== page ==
Significant Other  by Joshua Harmon, who’s Bad Jews was a great hit last year, opens with Jordan Berman (Greg Maraio) celebrating the news of his friend Kiki’s (Sarah Elizabeth Bedard) engagement to be married. Kiki and Jordan are joined by two other long time friends Laura (Jordan Clark) and Vanessa (Kris Sidberry). They are sharing a scorpion bowl and Kiki is feeling no pain. Soon the conversation turns to Jordan, who is gay, and how it is time for him to find a significant other. We learn that Jordan tends to obsess over romantic interests and is now attracted to Will (Jared Troilo) from his office, who may or not be gay.

Vanessa, Jordan, and Laura (Photo: Justin Saglio)
Vanessa, Jordan, and Laura
(Photo: Justin Saglio)

As the play progresses we watch as Jordan pursues Will both in real life and in fantasy. It is very interesting to see how this is staged, having Jordan speak to his friends while also in the moment with Will. It is almost as if the action pauses so he can update his friends. The effect works very well.

As time goes on we see that Jordan has not been able to make a connection with Will or any other man. Meanwhile, Vanessa and Laura join Kiki in walking down the bridal path. This leads Jordan to feeling a bit of a loser. He also begins to feel he is losing his friends and his sadness turns to anger when he confronts Laura at her bachelorette party. it was at this point Jordan started to get under my skin. Sorry, I just cannot feel sorry for someone that selfish.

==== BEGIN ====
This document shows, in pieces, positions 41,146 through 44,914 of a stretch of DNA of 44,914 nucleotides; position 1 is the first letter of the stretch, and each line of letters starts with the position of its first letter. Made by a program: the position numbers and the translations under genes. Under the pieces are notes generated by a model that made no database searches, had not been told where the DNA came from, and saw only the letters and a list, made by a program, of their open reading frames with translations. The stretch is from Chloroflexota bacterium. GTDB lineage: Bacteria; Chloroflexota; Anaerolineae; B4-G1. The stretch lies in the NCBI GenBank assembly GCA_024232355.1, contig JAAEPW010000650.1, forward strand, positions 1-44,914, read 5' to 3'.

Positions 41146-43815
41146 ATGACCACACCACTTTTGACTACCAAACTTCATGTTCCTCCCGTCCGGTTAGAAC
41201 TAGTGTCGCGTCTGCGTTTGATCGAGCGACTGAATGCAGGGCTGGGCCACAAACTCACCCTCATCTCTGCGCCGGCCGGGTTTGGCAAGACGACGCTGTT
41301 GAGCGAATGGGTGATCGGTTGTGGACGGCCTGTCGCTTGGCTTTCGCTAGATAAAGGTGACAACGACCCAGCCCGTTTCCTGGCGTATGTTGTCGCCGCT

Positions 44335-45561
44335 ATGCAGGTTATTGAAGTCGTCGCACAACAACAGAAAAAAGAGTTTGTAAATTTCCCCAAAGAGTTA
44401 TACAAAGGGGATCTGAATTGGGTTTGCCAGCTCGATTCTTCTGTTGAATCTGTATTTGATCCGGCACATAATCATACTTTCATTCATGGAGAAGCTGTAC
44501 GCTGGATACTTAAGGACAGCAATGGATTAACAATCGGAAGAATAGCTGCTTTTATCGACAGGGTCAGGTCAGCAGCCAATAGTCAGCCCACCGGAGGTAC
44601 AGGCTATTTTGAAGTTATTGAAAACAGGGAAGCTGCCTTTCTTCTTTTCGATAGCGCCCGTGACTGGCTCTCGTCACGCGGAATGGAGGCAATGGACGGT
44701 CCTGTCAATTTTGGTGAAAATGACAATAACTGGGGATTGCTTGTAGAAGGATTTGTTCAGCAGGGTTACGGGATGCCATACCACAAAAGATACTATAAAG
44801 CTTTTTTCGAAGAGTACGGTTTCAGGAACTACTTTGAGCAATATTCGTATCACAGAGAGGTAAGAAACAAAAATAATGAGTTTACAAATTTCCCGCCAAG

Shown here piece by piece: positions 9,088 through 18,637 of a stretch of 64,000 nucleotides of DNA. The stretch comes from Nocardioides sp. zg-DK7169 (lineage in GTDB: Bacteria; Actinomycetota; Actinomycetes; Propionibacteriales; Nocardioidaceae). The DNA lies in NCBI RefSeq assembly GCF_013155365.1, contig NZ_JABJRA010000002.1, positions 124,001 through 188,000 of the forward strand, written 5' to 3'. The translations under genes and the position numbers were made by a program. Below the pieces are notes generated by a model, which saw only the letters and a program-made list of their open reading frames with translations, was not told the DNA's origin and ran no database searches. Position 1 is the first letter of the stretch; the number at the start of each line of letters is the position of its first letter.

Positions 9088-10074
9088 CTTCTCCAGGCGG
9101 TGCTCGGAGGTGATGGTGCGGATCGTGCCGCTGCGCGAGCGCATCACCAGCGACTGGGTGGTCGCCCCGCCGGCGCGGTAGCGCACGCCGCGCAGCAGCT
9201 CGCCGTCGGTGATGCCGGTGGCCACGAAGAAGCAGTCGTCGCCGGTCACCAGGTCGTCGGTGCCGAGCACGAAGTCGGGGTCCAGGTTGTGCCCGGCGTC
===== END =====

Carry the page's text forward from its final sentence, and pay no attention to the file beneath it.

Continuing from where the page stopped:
At first I felt sadness for for Jordan, but my sadness turned to anger at him for his selfishness and inability to understand that life moves on and people have changes in their lives.It does not mean friendships end, but they do change, and he just cannot accept that.

It does not mean friendships end, but they do change

Throughout the play he pays visits to his elderly grandmother Helene (Kathy St. George) and hears advice about life and aging, though nothing  really seems to resonate with him.

Vanessa, Jordan, and Kiki )Photo: Justin Seglio)
Vanessa, Jordan, and Kiki
)Photo: Justin Seglio)

As I was watching Significant Others I couldn’t help but think about Company which I had seen last week. Company had a similar theme about people moving on with their lives and dealing with how these changes effect friendships. What I found striking was, even though the characters in Company are only a few years older than those in Significant Others, they are much more mature than Jordan and his friends. Company was written in 1970, and I think by comparing the two we see how much longer it takes people to grow out of adolescence today. There were times during this play when I just wanted to shout out “Grow up, the world does not revolve around you!”

Okay, so this is not a group of people I would want to spend time with. Having said that, the production is well done, though I feel the play have been shorter. A number of points were made and did not have to be repeated.